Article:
French officials and experts have added their voices to the chorus of criticism over a recent study linking genetically modified corn to tumors in experimental rats.
The French national food safety agency joined six scientific academies in concluding the study was too badly done to support its conclusions.
The debate comes as voters in the U.S. state of California consider whether to require labels on all foods with ingredients from genetically modified organisms, or GMOs.
The study in the journal Food and Chemical Toxicology included shocking photos of rats which researchers say grew giant tumors after eating GMO corn for two years.
Study author Gilles-Eric Seralini at the University of Caen says his findings show regulations on the crop are not good enough.
“GM foods have been evaluated in an extremely poor and lax way with much less analysis than we have done,” Seralini says.
Eighty percent of the packaged foods on U.S. supermarket shelves contain GMO ingredients, according to the Grocery Manufacturers Association.
California advocates of a law requiring those ingredients to be identified on food labels have used the French study to bolster their argument.
The “Yes on 37” campaign, backing mandatory GMO labeling in this November’s statewide voter referendum, held a press conference with Seralini to announce the results of his research.
However, other scientists immediately found problems with the study, including geneticist Alan McHughen at the University of California at Riverside, an expert with the prestigious U.S. National Academy of Sciences.
“First of all, the authors of the study used a line of rats that was genetically predisposed to form tumors in the first place,” McHughen says. “So right off the bat the whole study was suspect.”
The European Food Safety Authority also found numerous problems with the French study, from not enough control rats to substandard analytical methods. And the French science academies said the release of the study, which coincided with the release of a book and a film highlighting the work, raised ethical problems.
At the University of California at Davis, toxicologist Alison van Eenennaam questioned the researchers’ motives.
“I think it was a cynical ploy to exploit the scientific process to create fear in the minds of consumers,” she says.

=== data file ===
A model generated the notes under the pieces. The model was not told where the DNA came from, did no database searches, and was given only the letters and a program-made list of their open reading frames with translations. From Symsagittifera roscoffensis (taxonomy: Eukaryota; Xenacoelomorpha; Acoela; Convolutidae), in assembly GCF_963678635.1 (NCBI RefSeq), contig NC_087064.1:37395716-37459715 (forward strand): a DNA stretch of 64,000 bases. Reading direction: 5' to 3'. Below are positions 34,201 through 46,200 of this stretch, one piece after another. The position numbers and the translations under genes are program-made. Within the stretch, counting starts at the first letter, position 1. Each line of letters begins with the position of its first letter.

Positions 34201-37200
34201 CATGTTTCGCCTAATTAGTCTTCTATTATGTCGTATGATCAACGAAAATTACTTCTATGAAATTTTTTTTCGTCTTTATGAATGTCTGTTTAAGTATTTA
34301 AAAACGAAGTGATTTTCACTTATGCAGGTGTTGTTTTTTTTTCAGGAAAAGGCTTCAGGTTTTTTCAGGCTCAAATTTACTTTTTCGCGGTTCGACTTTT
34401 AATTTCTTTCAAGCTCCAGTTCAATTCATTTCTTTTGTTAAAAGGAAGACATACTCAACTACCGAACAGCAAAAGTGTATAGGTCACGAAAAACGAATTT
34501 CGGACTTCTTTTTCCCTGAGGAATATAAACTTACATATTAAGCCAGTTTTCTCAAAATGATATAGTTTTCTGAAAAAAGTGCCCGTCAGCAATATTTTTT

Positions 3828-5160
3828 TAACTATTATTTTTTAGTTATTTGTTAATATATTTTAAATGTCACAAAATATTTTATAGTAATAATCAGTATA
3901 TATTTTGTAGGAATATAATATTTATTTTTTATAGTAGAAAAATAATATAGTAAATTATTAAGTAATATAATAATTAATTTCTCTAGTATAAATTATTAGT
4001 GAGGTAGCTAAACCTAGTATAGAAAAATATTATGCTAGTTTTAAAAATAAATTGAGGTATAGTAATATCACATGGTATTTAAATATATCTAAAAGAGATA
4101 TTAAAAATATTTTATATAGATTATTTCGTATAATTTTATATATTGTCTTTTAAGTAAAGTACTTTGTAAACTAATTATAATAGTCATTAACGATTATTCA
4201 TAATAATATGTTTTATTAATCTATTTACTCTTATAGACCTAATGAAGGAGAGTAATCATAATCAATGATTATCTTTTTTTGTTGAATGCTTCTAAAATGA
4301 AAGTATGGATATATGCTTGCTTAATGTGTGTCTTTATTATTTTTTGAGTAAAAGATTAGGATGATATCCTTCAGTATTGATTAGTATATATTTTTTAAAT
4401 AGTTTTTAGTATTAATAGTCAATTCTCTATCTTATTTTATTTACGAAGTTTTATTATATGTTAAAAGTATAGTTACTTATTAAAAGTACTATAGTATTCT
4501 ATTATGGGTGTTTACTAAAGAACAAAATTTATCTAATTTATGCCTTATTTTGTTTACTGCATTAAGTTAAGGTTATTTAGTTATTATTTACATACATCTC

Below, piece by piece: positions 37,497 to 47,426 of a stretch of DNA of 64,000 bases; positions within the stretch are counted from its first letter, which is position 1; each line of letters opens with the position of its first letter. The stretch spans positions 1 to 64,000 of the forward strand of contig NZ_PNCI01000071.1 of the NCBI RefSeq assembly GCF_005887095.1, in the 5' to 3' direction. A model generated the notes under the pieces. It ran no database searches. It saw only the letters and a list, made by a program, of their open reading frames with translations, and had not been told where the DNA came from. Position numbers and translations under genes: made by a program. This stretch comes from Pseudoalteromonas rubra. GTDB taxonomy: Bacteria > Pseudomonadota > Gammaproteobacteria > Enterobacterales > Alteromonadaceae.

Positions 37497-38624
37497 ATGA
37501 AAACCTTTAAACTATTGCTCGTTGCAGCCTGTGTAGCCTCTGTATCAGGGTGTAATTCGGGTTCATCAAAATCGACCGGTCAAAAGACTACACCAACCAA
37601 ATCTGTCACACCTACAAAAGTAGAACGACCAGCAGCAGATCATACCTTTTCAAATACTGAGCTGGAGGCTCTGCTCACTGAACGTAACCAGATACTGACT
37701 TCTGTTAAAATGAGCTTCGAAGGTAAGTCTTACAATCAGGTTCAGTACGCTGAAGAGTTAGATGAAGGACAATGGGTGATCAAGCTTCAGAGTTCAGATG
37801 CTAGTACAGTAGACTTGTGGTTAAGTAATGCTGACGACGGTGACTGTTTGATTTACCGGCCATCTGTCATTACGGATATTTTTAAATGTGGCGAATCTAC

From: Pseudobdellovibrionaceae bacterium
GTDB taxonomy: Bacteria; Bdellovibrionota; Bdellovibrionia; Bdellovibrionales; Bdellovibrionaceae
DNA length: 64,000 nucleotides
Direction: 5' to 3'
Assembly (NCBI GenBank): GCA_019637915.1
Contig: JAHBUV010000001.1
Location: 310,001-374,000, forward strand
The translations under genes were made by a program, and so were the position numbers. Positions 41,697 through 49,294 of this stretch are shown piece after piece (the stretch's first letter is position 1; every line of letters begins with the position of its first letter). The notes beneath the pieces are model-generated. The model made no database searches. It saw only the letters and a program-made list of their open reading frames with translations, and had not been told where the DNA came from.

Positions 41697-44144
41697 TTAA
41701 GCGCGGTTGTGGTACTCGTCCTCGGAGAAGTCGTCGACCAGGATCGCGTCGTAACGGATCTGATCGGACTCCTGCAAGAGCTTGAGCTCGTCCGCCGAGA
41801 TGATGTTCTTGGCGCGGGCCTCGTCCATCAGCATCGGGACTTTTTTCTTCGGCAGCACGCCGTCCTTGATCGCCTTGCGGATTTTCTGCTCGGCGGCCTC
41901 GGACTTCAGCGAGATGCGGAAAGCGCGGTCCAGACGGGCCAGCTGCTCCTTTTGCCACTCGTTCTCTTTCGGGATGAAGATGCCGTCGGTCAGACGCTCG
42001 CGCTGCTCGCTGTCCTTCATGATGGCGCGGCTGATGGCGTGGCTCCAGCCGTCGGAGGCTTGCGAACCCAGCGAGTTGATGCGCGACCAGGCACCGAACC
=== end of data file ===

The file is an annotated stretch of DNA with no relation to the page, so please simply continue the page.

Even opponents of genetic engineering agree the study was flawed. But they believe more long-term studies should be done.
“There should be required safety assessments before these crops are put on the market,” says Michael Hansen, with the advocacy group Consumers Union. “That is not what happens in the United States.”
The French food safety authority called for more publicly funded research covering the entire life span of experimental animals.
The U.S. Food and Drug Administration normally reviews voluntary safety assessments that companies submit for new GM crops. They typically include a 90-day rat-feeding test for toxicity.
That is the international standard. And the longer studies that have been done have not shown major problems, says UC Davis’s Ms. van Eenennaam.
“The science doesn’t show there’s any additional data that wouldn’t already be caught at these 90-day studies,” she says.
Regulators in the U.S. and Europe, as well as the U.N.’s World Health Organization and Food and Agriculture Organization, have concluded that genetically modified products on the shelves today are no more dangerous than products made the usual way, according to University of California – Riverside’s Alan McHughen.
“All of those, I think, give us the body of scientific evidence to state with a certain degree of confidence that yes, these products are as safe as other products on the market,” McHughen says.
Public confidence in this reassurance will be put to the test in the California referendum Nov. 6, when state voters decide if GM foods should carry a special label.